By distorting beyond common sense the meaning of a word, justices deny No-Fault PIP benefits to woman ‘alighting’ from her car
The conservative Republican justices on the Michigan Supreme Court strike again. This time they have ruled that accident victim Mona Lisa Frazier cannot collect Michigan No-Fault benefits. But the thing that should trouble all lawyers and judges is how the Court arrived at its decision to deny No-Fault benefits in this case.
The Court’s Republican majority determined that her injuries were not sufficiently related to her use of her car to merit allowing her to collect No-Fault benefits. These insurance benefits include important protections for people in Michigan, such as medical expense coverage and wage loss.
To reach its rather absurd conclusion, the majority engaged in a bewildering, hair-splitting game of semantics. I encourage everyone to personally read this case, to see what extent the Court went here to deny this woman her No Fault (PIP) benefits.
Because Mona Lisa would have been entitled to collect No-Fault PIP benefits if she was “alighting” from her car, the majority found a way to say that a woman alighting from her car as any one of us would think of or define the term was not, well, “alighting” from her car.
The word “alight” means coming down from something, like getting out of a vehicle or getting off of a boat.
“At the time of her injury,” the majority declared, “plaintiff had already alighted.”
Never mind that here Mona Lisa was still holding onto the car door as she was emerging from her car and planting her feet on the ground!
And forget the fact that a jury on the trial court level, and three sitting Michigan Court of Appeals judges on the appellate level, as well as three dissenting Michigan Supreme Court justices also agreed that Mona Lisa was “alighting” from her car when she was injured.
The problems here go far beyond whatever number of people in this state are injured every year alighting from motor vehicles. The dangers have been manifested in how this Court has repeated changed definitions to suit their purposes, and in the process, changed long-established Michigan law and threatened the respect all lawyers have, and must have, for precedent and stare decisis. Such decisions as Cameron v Auto Club and DeVillers v. Auto Club have shaken the faith that lawyers of all political ideologies have in our highest Court in this state. But such details as legal precedent and the common sense use of words seem to be no match for our Court’s current conservative and very pro-insurance company Republican majority, for whom no word’s common sense meaning is so clear that it cannot be deconstructed and reconfigured to the benefit of an insurance company.
What ‘alighting’ from a parked vehicle means – and should mean – in Michigan: a No-Fault lesson
Generally, under Michigan law, a person injured as a result of the use or operation of a “parked vehicle” cannot collect Michigan No-Fault benefits, which may include payment of medical expenses, reimbursement for lost wages and/or replacement services, attendant care services and reimbursement for medical mileage.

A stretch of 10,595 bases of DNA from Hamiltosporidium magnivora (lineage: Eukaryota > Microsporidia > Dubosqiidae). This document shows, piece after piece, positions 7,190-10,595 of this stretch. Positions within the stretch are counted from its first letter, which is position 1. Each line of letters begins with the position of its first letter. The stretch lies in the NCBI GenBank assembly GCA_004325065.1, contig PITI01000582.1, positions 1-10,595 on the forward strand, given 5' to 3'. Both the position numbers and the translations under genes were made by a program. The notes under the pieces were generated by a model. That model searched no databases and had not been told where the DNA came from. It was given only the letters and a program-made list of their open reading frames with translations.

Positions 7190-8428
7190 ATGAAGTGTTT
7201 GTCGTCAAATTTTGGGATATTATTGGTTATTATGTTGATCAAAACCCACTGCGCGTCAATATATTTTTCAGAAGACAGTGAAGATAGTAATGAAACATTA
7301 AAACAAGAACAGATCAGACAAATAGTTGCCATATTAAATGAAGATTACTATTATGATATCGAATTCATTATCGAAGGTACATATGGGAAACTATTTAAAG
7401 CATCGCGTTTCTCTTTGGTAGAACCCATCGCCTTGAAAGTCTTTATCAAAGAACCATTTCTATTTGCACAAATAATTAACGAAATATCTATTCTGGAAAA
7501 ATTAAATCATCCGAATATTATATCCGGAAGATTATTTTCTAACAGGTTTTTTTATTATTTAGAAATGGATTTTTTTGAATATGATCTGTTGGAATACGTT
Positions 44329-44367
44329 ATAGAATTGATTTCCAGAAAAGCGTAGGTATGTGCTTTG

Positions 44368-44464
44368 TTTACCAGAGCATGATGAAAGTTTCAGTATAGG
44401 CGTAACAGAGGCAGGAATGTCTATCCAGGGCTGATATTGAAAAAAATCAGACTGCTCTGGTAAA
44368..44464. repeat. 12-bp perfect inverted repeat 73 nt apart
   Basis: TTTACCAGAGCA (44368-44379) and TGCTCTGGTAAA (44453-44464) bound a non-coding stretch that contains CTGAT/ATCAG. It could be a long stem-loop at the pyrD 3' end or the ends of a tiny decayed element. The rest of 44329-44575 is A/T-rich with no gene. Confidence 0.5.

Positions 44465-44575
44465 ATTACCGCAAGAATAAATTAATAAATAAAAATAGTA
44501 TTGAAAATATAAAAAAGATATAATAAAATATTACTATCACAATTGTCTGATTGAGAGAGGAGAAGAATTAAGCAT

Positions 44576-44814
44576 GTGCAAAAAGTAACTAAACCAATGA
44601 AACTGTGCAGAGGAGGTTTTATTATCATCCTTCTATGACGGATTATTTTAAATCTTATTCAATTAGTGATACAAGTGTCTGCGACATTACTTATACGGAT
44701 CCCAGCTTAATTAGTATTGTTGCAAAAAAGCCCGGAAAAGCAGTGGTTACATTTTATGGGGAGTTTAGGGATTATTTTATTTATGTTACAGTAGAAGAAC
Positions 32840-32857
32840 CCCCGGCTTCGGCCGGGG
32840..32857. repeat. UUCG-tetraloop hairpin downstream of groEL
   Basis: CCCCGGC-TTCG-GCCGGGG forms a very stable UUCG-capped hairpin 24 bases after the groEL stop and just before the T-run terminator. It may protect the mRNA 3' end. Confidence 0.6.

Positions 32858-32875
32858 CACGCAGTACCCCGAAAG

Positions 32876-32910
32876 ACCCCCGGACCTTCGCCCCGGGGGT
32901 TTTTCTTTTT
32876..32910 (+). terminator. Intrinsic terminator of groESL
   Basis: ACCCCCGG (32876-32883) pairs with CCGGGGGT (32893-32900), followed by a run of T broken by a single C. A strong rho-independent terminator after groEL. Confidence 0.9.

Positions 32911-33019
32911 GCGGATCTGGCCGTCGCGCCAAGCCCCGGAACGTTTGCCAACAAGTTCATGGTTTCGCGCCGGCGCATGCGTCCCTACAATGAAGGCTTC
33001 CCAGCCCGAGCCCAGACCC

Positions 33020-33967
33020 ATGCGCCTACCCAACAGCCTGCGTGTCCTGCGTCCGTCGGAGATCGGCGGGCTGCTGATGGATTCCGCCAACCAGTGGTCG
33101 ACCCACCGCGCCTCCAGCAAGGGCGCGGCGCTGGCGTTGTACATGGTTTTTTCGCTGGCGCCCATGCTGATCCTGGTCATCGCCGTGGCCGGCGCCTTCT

However, an exception to the general rule exists if an “injury was sustained by a person while … alighting from a vehicle.” (MCL 500.3106(1)(c))
Although Michigan law does not define “alighting” as it is used in the statute, a 1982 Michigan Court of Appeals panel explained that “an individual has not finished ‘alighting’ from a vehicle at least until both feet are planted firmly on the ground.”
In Mona Lisa’s case, Frazier v. Allstate Insurance Company, the Supreme Court’s four-justice majority used the “both feet are planted firmly” language to put its own, binding spin on what “alighting” means:
“[T]hat the injury must be sustained ‘while’ alighting indicates that ‘alighting’ does not occur in a single moment but occurs as a result of a process. The process begins when a person initiates the descent from a vehicle and is completed when an individual has effectively ‘descend[ed] from a vehicle’ and has ‘come to rest’ — when one has successfully transferred full control of one’s movement from reliance upon the vehicle to one’s body. This is typically accomplished when ‘both feet are firmly on the ground.'”
Because the Michigan Supreme Court has not previously interpreted “alighting” and because the court’s ruling are binding on all lower state courts (i.e., the Michigan Court of Appeals and the Circuit and District courts), the Frazier majority’s “take” on “alighting” will be the law going forward for accident victims whose injuries arise from the use or operation of parked vehicles.
– Steve Gursten is one of the nation’s top insurance lawyers handling auto accident lawsuits. He is head of Michigan Auto Law and president of the Motor Vehicle Trial Lawyers Association. Steve frequently writes and speaks about Michigan No-Fault law and auto insurance, and is available for comment.
Related information to protect yourselves:
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